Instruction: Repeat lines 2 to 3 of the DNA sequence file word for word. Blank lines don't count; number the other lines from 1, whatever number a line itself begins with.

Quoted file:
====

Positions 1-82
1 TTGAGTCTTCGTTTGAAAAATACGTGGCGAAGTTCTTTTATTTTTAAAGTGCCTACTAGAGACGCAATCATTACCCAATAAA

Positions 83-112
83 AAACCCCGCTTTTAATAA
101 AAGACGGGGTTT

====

1 TTGAGTCTTCGTTTGAAAAATACGTGGCGAAGTTCTTTTATTTTTAAAGTGCCTACTAGAGACGCAATCATTACCCAATAAA

Positions 83-112